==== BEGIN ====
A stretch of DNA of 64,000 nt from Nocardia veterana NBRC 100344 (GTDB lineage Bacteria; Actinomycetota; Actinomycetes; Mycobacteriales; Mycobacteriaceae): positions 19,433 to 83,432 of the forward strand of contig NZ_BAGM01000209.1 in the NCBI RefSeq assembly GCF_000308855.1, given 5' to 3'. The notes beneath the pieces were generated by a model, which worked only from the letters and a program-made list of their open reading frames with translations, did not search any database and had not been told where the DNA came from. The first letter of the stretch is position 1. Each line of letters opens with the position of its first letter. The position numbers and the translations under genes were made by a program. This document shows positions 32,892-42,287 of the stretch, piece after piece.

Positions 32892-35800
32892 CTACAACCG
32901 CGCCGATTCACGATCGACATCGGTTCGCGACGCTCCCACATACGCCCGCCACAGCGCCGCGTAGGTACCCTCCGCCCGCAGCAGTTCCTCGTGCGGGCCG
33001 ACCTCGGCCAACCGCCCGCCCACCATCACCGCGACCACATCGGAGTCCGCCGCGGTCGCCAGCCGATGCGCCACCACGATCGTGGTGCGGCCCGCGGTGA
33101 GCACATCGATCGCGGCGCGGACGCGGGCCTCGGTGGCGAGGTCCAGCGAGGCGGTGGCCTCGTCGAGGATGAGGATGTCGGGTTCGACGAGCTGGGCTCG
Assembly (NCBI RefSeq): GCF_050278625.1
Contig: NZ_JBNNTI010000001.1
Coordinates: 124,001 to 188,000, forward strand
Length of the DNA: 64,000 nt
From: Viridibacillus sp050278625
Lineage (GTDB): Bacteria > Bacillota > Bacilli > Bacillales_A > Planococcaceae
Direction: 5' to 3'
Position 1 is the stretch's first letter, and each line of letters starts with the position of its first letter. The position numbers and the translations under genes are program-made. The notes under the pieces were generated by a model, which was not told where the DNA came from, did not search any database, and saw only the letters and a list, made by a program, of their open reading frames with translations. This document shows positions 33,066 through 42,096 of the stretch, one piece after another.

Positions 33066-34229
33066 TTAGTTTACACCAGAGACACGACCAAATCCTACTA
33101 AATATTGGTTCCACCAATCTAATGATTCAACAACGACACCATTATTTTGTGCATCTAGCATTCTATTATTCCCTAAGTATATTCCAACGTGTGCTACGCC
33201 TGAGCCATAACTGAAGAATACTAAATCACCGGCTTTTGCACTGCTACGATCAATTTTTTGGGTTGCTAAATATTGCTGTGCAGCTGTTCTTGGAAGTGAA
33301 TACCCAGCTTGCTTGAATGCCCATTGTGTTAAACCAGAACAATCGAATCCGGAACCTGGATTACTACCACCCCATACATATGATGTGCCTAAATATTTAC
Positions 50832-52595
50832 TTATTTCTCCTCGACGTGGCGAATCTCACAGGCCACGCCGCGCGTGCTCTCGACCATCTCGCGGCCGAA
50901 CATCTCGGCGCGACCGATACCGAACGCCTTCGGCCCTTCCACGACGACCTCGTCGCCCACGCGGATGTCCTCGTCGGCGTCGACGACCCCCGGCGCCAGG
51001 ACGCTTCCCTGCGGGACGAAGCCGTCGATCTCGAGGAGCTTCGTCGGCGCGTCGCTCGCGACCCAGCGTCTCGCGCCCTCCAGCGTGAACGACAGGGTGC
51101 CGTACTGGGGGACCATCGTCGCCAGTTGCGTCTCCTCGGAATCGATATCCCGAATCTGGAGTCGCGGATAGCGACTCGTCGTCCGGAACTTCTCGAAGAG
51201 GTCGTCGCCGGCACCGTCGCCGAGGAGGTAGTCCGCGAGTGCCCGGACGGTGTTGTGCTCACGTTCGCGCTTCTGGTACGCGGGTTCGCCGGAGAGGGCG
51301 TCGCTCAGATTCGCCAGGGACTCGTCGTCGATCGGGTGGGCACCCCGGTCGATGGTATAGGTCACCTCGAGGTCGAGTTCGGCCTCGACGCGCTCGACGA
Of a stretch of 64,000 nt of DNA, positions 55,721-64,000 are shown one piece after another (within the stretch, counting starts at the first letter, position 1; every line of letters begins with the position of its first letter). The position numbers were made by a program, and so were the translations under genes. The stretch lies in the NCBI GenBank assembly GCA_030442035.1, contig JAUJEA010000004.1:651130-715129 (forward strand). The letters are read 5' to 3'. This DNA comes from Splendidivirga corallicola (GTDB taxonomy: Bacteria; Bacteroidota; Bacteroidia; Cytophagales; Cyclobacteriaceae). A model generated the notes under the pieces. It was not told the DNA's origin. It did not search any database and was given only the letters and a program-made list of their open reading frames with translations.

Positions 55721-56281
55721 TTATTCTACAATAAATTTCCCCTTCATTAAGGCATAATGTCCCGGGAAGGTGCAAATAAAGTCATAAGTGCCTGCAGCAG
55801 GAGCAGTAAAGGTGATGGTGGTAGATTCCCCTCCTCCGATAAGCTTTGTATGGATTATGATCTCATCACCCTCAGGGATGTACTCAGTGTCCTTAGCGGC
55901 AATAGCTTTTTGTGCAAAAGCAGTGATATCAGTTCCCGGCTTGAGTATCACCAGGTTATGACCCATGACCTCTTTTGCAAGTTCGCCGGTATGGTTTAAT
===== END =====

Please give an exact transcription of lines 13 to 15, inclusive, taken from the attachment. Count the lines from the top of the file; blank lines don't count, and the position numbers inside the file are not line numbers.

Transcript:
Direction: 5' to 3'
Position 1 is the stretch's first letter, and each line of letters starts with the position of its first letter. The position numbers and the translations under genes are program-made. The notes under the pieces were generated by a model, which was not told where the DNA came from, did not search any database, and saw only the letters and a list, made by a program, of their open reading frames with translations. This document shows positions 33,066 through 42,096 of the stretch, one piece after another.

Positions 33066-34229